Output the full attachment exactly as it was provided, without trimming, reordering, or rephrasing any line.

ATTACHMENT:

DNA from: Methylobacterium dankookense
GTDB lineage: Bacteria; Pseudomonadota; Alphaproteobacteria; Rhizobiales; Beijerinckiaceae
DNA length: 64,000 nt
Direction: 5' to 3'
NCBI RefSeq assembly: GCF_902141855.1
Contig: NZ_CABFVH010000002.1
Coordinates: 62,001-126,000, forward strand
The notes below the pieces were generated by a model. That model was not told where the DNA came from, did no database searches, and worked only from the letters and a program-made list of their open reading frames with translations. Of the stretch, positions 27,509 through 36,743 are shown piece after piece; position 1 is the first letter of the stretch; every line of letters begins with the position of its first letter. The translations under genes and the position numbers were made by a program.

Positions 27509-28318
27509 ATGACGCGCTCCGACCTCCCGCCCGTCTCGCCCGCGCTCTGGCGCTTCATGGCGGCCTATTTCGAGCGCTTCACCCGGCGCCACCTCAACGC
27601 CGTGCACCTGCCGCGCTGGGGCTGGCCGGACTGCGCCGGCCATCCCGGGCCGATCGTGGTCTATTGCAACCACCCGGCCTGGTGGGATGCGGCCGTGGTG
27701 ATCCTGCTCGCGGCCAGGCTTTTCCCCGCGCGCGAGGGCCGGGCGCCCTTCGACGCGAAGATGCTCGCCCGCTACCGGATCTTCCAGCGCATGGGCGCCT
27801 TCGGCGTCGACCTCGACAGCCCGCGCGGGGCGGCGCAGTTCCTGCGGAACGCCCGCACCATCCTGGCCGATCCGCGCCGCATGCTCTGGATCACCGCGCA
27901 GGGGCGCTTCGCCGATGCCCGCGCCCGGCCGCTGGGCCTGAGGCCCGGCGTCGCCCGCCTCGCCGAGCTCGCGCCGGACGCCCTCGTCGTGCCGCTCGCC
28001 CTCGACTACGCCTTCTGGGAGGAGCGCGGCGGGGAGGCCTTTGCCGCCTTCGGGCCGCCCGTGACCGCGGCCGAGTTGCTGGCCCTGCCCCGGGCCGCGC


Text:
DNA from: Methylobacterium dankookense
GTDB lineage: Bacteria; Pseudomonadota; Alphaproteobacteria; Rhizobiales; Beijerinckiaceae
DNA length: 64,000 nt
Direction: 5' to 3'
NCBI RefSeq assembly: GCF_902141855.1
Contig: NZ_CABFVH010000002.1
Coordinates: 62,001-126,000, forward strand
The notes below the pieces were generated by a model. That model was not told where the DNA came from, did no database searches, and worked only from the letters and a program-made list of their open reading frames with translations. Of the stretch, positions 27,509 through 36,743 are shown piece after piece; position 1 is the first letter of the stretch; every line of letters begins with the position of its first letter. The translations under genes and the position numbers were made by a program.

Positions 27509-28318
27509 ATGACGCGCTCCGACCTCCCGCCCGTCTCGCCCGCGCTCTGGCGCTTCATGGCGGCCTATTTCGAGCGCTTCACCCGGCGCCACCTCAACGC
27601 CGTGCACCTGCCGCGCTGGGGCTGGCCGGACTGCGCCGGCCATCCCGGGCCGATCGTGGTCTATTGCAACCACCCGGCCTGGTGGGATGCGGCCGTGGTG
27701 ATCCTGCTCGCGGCCAGGCTTTTCCCCGCGCGCGAGGGCCGGGCGCCCTTCGACGCGAAGATGCTCGCCCGCTACCGGATCTTCCAGCGCATGGGCGCCT
27801 TCGGCGTCGACCTCGACAGCCCGCGCGGGGCGGCGCAGTTCCTGCGGAACGCCCGCACCATCCTGGCCGATCCGCGCCGCATGCTCTGGATCACCGCGCA
27901 GGGGCGCTTCGCCGATGCCCGCGCCCGGCCGCTGGGCCTGAGGCCCGGCGTCGCCCGCCTCGCCGAGCTCGCGCCGGACGCCCTCGTCGTGCCGCTCGCC
28001 CTCGACTACGCCTTCTGGGAGGAGCGCGGCGGGGAGGCCTTTGCCGCCTTCGGGCCGCCCGTGACCGCGGCCGAGTTGCTGGCCCTGCCCCGGGCCGCGC